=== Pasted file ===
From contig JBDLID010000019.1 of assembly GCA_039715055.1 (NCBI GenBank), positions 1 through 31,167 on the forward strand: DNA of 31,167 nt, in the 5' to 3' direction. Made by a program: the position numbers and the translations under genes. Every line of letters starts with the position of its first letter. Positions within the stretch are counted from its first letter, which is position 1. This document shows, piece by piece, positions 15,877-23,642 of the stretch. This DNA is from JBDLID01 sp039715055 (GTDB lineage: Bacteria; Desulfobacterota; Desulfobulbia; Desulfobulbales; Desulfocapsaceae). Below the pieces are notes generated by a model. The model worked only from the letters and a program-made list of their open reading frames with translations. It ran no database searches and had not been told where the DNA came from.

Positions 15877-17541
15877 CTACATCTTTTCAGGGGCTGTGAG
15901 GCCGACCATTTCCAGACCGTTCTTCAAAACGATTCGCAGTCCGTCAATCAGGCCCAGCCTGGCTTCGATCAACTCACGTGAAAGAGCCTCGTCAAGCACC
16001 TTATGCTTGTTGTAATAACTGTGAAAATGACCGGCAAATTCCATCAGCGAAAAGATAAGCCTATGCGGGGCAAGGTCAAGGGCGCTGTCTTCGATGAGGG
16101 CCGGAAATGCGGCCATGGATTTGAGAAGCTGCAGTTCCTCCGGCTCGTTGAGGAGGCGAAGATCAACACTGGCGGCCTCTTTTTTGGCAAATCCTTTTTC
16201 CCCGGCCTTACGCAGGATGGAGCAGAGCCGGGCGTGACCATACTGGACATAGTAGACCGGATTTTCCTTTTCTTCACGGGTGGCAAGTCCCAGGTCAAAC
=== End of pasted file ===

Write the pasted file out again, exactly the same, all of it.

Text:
From contig JBDLID010000019.1 of assembly GCA_039715055.1 (NCBI GenBank), positions 1 through 31,167 on the forward strand: DNA of 31,167 nt, in the 5' to 3' direction. Made by a program: the position numbers and the translations under genes. Every line of letters starts with the position of its first letter. Positions within the stretch are counted from its first letter, which is position 1. This document shows, piece by piece, positions 15,877-23,642 of the stretch. This DNA is from JBDLID01 sp039715055 (GTDB lineage: Bacteria; Desulfobacterota; Desulfobulbia; Desulfobulbales; Desulfocapsaceae). Below the pieces are notes generated by a model. The model worked only from the letters and a program-made list of their open reading frames with translations. It ran no database searches and had not been told where the DNA came from.

Positions 15877-17541
15877 CTACATCTTTTCAGGGGCTGTGAG
15901 GCCGACCATTTCCAGACCGTTCTTCAAAACGATTCGCAGTCCGTCAATCAGGCCCAGCCTGGCTTCGATCAACTCACGTGAAAGAGCCTCGTCAAGCACC
16001 TTATGCTTGTTGTAATAACTGTGAAAATGACCGGCAAATTCCATCAGCGAAAAGATAAGCCTATGCGGGGCAAGGTCAAGGGCGCTGTCTTCGATGAGGG
16101 CCGGAAATGCGGCCATGGATTTGAGAAGCTGCAGTTCCTCCGGCTCGTTGAGGAGGCGAAGATCAACACTGGCGGCCTCTTTTTTGGCAAATCCTTTTTC
16201 CCCGGCCTTACGCAGGATGGAGCAGAGCCGGGCGTGACCATACTGGACATAGTAGACCGGATTTTCCTTTTCTTCACGGGTGGCAAGTCCCAGGTCAAAC